New 14 country study shows time has come for licensed mid-band action

Via CTIA Resource Library

Feb 3, 2020

WASHINGTON, DC — A new study comparing spectrum released in 14 countries illustrates the U.S. mid-band spectrum challenge and underscores the importance of American policymakers moving quickly to bring more licensed mid-band spectrum to power 5G networks.

“This report highlights that U.S. policymakers need to deliver the mid-spectrum they have identified—and do so quickly,” said Meredith Attwell Baker, CTIA President and CEO. “We need 350 MHz of spectrum auctioned in 2020. America’s national spectrum strategy—FCC Chairman Pai’s 5G Fast Plan—has been instrumental to date, and I’m confident we’ll make more licensed spectrum available to continue successfully building the U.S. 5G economy.”

Analysys Mason looked at spectrum released between 2017 and 2020, as well as the licensing approach used for each band, and key findings from the benchmarked countries include:

  • While nearly all spectrum in other countries has been made available on an exclusively licensed basis, the U.S. is an “outlier” in the amount of unlicensed and shared spectrum being made available.
  • The U.S. is the only country that has released mid-band spectrum in the 3 GHz range on a shared or unlicensed basis.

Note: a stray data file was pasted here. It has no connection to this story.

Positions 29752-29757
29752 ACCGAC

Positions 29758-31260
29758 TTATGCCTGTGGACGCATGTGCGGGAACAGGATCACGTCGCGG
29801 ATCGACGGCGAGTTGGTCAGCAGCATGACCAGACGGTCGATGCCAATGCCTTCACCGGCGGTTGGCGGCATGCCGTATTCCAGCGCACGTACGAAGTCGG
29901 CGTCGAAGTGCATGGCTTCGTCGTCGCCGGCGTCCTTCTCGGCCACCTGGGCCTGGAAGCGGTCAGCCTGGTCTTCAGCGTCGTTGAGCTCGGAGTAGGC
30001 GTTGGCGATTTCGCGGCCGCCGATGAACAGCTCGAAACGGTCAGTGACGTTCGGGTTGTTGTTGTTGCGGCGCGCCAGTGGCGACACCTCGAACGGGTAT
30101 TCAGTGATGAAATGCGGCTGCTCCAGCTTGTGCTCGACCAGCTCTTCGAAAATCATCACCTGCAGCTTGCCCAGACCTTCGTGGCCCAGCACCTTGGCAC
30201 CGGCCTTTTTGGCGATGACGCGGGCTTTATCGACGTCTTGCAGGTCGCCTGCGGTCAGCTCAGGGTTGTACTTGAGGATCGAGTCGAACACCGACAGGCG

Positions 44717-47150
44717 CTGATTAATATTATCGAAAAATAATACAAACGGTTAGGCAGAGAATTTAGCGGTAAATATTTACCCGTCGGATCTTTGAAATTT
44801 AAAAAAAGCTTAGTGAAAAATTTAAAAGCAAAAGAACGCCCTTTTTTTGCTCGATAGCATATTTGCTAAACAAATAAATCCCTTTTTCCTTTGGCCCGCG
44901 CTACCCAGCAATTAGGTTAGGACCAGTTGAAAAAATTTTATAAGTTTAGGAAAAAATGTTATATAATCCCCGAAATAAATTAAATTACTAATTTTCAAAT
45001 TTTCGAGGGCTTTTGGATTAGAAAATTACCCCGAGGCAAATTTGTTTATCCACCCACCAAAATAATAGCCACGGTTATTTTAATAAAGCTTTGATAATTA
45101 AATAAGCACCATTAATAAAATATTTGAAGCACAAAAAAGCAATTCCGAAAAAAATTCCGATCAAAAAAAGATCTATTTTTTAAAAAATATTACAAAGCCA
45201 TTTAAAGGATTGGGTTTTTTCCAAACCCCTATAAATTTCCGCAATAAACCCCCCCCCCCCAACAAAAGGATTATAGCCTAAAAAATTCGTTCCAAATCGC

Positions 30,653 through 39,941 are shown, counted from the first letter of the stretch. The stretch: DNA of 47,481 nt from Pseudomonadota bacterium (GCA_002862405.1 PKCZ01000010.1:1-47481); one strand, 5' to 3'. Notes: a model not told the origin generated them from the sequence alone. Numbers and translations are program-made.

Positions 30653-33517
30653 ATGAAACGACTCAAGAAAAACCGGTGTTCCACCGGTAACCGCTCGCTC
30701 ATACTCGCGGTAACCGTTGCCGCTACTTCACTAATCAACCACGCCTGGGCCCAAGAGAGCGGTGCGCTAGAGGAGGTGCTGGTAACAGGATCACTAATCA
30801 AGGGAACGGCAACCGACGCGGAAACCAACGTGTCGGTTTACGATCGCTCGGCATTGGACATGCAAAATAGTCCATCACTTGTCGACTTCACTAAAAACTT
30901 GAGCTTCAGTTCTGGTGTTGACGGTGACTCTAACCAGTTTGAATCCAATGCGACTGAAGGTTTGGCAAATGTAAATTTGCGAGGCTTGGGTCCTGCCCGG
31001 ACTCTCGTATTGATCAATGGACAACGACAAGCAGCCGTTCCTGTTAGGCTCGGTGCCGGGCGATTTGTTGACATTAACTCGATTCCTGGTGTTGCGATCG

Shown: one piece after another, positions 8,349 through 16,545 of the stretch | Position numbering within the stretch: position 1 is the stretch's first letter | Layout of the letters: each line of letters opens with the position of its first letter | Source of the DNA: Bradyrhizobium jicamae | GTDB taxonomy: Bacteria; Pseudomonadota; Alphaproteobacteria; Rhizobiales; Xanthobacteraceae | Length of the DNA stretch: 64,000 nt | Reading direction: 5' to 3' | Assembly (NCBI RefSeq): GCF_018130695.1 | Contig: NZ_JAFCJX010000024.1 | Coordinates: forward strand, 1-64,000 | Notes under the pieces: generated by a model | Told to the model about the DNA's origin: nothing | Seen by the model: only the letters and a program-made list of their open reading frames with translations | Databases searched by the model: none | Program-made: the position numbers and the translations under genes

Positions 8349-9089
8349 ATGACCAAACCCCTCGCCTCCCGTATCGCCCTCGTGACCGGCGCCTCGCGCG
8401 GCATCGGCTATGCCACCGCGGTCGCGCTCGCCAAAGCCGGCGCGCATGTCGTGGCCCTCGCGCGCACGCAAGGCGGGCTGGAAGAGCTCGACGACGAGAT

• European countries are making only the lower part (5.925-6.425 GHz) of the 6 GHz band available for unlicensed use.
  • Following U.S. leadership on high-band, most countries have begun to make or will make a significant amount of high-band spectrum available.
  • With the 600 MHz auction, the U.S. was one of the first countries to release low-band spectrum suitable for 5G.

“Our research shows that other countries are currently more fully committed to the licensed spectrum playbook that made the U.S. the 4G global leader,” said Janette Stewart, a Principal with Analysys Mason and the lead author of the report. “More licensed spectrum, particularly in the mid-band, is critical if the U.S. wants to maintain its wireless leadership.”

The full study is available here.

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